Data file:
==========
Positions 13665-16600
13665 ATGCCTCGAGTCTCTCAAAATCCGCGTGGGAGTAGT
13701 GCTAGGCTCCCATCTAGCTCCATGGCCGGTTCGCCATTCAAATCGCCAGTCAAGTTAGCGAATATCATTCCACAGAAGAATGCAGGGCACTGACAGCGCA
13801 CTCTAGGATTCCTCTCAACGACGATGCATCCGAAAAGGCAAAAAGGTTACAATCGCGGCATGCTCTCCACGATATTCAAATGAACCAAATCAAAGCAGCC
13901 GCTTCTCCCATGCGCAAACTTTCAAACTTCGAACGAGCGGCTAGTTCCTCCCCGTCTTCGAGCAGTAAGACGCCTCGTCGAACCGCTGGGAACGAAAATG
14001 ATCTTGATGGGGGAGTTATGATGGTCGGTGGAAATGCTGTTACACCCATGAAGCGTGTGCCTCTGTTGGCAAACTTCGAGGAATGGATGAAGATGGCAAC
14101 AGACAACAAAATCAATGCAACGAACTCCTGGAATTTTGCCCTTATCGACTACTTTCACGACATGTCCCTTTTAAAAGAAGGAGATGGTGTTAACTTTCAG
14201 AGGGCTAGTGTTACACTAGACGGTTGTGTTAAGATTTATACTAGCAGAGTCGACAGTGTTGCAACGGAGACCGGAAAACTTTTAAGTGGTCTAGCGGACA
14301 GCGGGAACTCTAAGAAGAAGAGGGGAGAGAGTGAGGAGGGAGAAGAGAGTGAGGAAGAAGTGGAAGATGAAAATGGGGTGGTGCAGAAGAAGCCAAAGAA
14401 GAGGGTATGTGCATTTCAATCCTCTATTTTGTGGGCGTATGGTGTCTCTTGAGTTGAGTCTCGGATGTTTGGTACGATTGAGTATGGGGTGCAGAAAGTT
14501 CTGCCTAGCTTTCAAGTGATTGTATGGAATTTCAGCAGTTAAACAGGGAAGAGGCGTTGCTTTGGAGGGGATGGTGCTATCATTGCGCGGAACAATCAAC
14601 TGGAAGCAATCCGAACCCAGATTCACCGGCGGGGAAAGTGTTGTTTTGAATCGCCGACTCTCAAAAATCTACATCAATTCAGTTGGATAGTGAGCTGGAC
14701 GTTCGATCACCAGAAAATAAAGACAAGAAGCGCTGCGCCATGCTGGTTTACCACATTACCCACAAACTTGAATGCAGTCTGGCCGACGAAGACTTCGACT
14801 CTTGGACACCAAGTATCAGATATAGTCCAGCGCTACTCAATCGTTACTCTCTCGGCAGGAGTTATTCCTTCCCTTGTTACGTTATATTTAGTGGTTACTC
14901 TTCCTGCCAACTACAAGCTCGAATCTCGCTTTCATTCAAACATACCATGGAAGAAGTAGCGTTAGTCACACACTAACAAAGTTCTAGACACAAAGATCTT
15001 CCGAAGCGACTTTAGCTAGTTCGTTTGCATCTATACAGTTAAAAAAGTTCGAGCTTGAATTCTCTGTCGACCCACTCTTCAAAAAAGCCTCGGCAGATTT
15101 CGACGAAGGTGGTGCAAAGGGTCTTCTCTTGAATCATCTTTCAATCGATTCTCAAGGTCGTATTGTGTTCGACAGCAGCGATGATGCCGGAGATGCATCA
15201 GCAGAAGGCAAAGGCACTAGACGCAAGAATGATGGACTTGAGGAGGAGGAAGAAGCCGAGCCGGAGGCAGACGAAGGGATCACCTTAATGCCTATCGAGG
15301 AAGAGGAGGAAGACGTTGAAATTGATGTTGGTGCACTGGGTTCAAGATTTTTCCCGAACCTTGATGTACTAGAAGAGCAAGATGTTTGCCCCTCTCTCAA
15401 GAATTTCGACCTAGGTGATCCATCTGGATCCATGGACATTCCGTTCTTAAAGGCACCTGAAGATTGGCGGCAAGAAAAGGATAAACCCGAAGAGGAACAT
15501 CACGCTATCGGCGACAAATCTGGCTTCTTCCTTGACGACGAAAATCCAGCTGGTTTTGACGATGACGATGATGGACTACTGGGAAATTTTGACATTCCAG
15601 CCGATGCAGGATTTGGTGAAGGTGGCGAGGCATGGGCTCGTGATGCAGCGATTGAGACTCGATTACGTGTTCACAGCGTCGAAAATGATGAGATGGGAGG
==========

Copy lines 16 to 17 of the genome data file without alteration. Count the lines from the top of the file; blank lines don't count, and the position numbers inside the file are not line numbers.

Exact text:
15001 CCGAAGCGACTTTAGCTAGTTCGTTTGCATCTATACAGTTAAAAAAGTTCGAGCTTGAATTCTCTGTCGACCCACTCTTCAAAAAAGCCTCGGCAGATTT
15101 CGACGAAGGTGGTGCAAAGGGTCTTCTCTTGAATCATCTTTCAATCGATTCTCAAGGTCGTATTGTGTTCGACAGCAGCGATGATGCCGGAGATGCATCA